Like all of you, I was appalled to see the complete breakdown of negotiations between the NFL and NFLPA last week. I also realize the potential fallout from this issue hasn’t really hit home for me yet; after all, it’s off-season, I’m hearing and reading lots about the draft that will still happen (as of now) and of course, enjoying QB1’s tweets again. Between all of that and NASCAR, I hadn’t had much time to contemplate the possibility of no football this fall.

However, the back and forth between reps for the two groups this week have brought the lockout firmly into focus for me. (I realize this is millionaires vs. billionaires. I realize things in Japan are MUCH more important than whether there is a new CBA or not. But I love football. Deal with it.)

I have a sneaking sympathy for the NFLPA, because I think there are a few issues they are focusing on that are very important (health care after the player’s career is over, for one). Besides, Jerry Jones and Al Davis, in my opinion, are Satan’s offspring personified and I really don’t trust anything they say. That shades things a bit for me, I must admit.

Still, as I read the back and forth, it really hit me what this is like to watch.

I feel like I’m dealing with my sons. It seems like I just walked in the room and the two of them are in the middle of a heated dispute, both feeling wounded, angry with the other party, shouting things they don’t mean at each other and trying to get me to tell one that he’s right and one that he’s wrong.

Well, George Atallah, Greg Aiello, Jerry Jones, Drew Brees and anyone else who is trying to court me into your corner, let me set you straight on something.

I don’t care who started it. I don’t care who pushed first or poked back or said an unkind word. I don’t care if your tender little feelings are wounded. In fact, I don’t really care which one of you is lying. (Probably all of you to a certain extent, but I digress.)

I want you to sit down, shut up about who’s right or wrong, dry your tears and work this out. The NFL needs football players. Football players need teams to exist to get paid for doing something they love. You were meant to be together.


Don’t make me pull this car over!


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  • Interested bystander

    “The NFL needs football players. Football players need teams to exist to get paid for doing something they love”

    Well, kinda. There will ALWAYS,ALWAYS,ALWAYS be football players because they want to get paid to play a game they love. Right now there are only 31 owners.

    If there is no football in 2011, the owners will make money in their other businesses (how they got the team to begin with) and be fine. The players will take their quality educations that were given to them FOR FREE and will be forced to get a huge reality check in the real world.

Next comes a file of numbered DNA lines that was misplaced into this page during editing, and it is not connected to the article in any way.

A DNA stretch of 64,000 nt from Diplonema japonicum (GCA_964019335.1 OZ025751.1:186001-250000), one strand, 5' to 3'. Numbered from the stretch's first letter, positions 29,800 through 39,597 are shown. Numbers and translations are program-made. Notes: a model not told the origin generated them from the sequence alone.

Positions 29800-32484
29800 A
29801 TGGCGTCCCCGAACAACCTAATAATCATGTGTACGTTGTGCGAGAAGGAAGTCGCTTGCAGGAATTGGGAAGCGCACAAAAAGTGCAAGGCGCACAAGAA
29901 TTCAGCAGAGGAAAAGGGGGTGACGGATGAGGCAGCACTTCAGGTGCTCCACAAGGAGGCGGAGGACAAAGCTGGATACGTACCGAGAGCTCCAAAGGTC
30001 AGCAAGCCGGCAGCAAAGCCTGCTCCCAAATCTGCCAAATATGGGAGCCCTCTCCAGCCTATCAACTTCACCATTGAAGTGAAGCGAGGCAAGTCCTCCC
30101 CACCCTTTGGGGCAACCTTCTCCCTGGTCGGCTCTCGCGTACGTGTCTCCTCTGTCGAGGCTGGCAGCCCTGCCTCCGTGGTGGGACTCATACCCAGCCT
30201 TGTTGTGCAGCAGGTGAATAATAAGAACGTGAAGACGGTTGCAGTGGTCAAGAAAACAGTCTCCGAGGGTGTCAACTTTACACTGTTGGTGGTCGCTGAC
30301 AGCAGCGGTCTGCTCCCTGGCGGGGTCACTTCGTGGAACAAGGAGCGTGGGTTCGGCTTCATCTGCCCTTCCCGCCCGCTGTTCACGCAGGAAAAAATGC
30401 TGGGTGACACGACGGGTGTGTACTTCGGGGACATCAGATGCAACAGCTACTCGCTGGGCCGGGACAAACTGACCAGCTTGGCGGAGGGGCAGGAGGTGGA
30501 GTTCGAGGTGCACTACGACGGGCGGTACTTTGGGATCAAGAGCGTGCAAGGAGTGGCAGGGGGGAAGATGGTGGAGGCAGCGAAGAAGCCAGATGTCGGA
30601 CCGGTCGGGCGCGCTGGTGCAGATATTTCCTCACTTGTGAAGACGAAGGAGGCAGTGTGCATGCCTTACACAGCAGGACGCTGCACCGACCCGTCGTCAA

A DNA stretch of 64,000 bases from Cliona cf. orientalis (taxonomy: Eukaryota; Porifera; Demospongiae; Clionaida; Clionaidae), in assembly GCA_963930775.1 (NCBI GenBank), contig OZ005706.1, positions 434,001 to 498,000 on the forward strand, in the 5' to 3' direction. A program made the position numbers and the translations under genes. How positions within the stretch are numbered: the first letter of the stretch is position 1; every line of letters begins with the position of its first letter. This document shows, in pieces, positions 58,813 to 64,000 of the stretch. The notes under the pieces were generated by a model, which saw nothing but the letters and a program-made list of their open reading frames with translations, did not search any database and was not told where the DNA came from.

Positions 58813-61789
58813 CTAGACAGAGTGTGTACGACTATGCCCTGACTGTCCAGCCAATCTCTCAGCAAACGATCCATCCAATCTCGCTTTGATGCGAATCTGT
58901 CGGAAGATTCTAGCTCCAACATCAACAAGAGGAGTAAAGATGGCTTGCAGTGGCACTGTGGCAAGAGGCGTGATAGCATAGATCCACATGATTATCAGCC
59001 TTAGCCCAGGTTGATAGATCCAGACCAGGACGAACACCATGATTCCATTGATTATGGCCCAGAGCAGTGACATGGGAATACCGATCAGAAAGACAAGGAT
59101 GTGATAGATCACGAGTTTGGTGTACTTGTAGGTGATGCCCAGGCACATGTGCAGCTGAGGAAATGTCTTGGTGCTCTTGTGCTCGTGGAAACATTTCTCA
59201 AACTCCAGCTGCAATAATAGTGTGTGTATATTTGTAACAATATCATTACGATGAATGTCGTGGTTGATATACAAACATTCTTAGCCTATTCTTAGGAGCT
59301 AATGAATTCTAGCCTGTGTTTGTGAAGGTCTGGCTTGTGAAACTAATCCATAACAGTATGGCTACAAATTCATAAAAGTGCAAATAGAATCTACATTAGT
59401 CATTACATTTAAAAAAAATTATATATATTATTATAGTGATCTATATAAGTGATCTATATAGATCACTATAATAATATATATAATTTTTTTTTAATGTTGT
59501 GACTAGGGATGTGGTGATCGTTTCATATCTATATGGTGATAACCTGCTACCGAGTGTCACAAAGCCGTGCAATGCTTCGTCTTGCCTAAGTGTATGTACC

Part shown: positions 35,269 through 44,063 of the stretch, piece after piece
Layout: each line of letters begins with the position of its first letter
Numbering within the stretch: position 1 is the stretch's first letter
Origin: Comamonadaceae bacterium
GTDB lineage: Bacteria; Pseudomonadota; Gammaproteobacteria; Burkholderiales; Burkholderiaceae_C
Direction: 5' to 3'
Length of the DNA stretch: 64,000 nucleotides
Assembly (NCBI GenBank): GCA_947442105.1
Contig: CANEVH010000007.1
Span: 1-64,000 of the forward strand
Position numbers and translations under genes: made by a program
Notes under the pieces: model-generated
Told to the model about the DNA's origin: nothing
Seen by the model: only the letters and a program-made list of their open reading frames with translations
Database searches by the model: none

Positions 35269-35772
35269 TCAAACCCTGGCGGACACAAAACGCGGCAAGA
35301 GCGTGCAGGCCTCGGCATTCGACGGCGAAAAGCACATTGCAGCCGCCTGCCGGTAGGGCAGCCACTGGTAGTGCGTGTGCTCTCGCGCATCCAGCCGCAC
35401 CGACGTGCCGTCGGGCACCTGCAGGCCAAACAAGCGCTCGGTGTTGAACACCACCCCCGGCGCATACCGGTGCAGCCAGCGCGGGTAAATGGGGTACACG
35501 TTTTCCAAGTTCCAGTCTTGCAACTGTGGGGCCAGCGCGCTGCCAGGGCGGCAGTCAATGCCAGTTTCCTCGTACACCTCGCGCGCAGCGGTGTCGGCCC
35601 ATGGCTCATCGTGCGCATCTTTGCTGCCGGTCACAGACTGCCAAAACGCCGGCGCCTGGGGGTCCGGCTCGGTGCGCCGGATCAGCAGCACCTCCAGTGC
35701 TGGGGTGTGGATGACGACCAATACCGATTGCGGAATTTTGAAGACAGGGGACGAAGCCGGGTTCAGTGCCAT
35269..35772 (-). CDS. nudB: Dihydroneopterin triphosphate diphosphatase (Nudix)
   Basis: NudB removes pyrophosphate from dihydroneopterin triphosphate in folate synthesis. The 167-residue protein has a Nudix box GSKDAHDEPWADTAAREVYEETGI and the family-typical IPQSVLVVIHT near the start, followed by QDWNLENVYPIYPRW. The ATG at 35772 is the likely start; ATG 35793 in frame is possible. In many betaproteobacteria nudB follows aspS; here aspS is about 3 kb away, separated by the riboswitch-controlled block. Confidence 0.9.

You are only as strong as your weakest member? I present you Antonio Cromartie.

    The players have zero chance and I personally welcome no season to make sure the players understand clearly their place at the table.

  • Interested bystander

    Classy that the author of this piece would go on Twitter to make sarcastic comments versus actually addressing the legitimate concerns raised by a commentator. I guess it is OK to write a piece like this, but yet pretend to be neutral on the whole subject.

  • djbonney138

    It reminds me of the SNL skit with Keenan Thompson, identify the problem, FIX IT, identify another problem FIX IT! Repeat as necessary until it is all fixed!

  • Mark

    Colleen let the mom trying to break up a fight between her kids come out :)

  • Jayme Joers

    This. :)

  • Ceallaigh

    I’ll come out up front and point out that I tend to fall on the side of the players if not for the long term health care issue. (I see the situation akin to the military. You go in and pay your pound of flesh, you’re compensated AND you receive service-related healthcare after you are done.)

    But neither side is doing itself any favors. Demonizing the other side just degrades into territorial pissing matches. So when y’all are done whizzing in the corners of the room, I’d like my football back, kthx.

    That said, NFL? Let’s dispense with trying to make the players look like ungrateful little children that need to have their noses rubbed in their mess after they’ve been declared naughty. Stop portraying them as petulant millionaires that are wiping their butts with $100 bills.

    And Players Association? Someone put a muzzle on Adrian Peterson. Enough with the obnoxious hyberbole. Next person that whips out the word slave, holocaust, crusade, and/or nazi when it pertains to none of the above is just itching for a fight and deserves to be smacked. Enough with trying to take away college kids’ day in the spotlight on draftday? You really think holding a junta party across the street with folding chairs and paper cups to mimic Draft Day is doing anyone any favors?